A randomized, double-blind, multi-center trial to assess the efficacy, safety, and tolerability of bosentan in patients with symptomatic pulmonary arterial hypertension associated with SCD (ASSET-1 and ASSET-2) studies were prematurely terminated because of slow site activation and patient recruitment.

ASSET-1 was for patients with precapillary PH while ASSET-2 for pulmonary venous hypertension. In a limited sample of 26 patients, bosentan use for 16 weeks was well tolerated and there was a nonsignificant increase in cardiac output and decrease in PVR. Because of the limited sample size, efficacy endpoints were not formally analyzed. [77] Acute administration of intravenous eposprostenol in patients with SCD-PH has shown to decrease PVR from 271 dyne/s/c 5 to 170 dyne/s/c 5 and to increase cardiac output from 7.1 l/min to 9.1 l/min. There are no studies on chronic use of prostanoid analogues in this group of patients. [52]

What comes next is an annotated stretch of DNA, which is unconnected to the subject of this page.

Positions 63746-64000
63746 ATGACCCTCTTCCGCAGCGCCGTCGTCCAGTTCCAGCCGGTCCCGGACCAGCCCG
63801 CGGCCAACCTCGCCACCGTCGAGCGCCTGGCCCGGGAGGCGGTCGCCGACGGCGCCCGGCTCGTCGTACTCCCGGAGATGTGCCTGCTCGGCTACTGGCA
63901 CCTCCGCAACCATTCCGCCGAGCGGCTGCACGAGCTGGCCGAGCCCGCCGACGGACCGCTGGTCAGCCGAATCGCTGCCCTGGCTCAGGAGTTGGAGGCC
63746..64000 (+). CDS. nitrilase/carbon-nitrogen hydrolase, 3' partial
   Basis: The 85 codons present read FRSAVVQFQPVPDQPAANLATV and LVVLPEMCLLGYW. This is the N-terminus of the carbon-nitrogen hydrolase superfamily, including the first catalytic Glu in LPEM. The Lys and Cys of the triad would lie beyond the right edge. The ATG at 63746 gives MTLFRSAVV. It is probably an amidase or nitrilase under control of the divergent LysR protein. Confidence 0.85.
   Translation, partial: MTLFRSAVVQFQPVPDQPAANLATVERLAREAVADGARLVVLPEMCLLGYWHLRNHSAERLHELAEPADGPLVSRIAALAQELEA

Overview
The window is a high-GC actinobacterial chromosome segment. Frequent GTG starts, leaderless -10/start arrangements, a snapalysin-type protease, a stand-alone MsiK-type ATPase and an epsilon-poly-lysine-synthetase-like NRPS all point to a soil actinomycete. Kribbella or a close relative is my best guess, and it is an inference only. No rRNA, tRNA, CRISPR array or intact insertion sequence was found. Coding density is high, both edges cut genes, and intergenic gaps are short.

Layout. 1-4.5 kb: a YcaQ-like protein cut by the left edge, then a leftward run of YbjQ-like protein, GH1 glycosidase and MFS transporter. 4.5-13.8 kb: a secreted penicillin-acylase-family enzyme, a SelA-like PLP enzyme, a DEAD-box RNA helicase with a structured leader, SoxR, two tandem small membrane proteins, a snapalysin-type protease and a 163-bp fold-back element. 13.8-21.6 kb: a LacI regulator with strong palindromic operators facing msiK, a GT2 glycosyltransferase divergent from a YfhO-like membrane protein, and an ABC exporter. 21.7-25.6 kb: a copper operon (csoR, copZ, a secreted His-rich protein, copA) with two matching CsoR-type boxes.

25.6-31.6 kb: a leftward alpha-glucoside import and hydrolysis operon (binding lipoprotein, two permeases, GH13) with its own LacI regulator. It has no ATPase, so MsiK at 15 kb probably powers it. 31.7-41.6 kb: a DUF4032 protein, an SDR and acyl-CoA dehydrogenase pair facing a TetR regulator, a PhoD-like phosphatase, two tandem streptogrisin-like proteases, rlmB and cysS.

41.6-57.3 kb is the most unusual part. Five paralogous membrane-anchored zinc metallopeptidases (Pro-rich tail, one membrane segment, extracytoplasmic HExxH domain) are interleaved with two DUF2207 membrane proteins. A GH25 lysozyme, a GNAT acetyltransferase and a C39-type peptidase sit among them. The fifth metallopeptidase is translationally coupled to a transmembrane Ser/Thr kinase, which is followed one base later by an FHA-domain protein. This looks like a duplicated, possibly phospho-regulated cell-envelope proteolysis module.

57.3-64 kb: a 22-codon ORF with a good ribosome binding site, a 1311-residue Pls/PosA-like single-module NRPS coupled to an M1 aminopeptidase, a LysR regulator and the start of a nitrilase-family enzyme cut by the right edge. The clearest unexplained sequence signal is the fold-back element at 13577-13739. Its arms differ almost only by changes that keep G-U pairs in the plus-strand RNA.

Conclusion Top

Cardiopulmonary complications associated with SCD and other hemoglobinopathies are major causes of morbidity and mortality. PH in these patients has a complex and multifactorial pathophysiology. Many disease-related mechanisms, especially hemolysis, play an important role in the development of PH. Treatment strategies include disease specific modalities, such as blood transfusion, iron chelation, hydroxyurea, and oxygen therapy that may prevent the development and progression of PH. The role of PH-specific agents is not established. Threshold of screening for PH in this group of patients should be low, so that the treatment can be optimized in order to improve the quality of life and prolong survival.

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[Pubmed] | [DOI]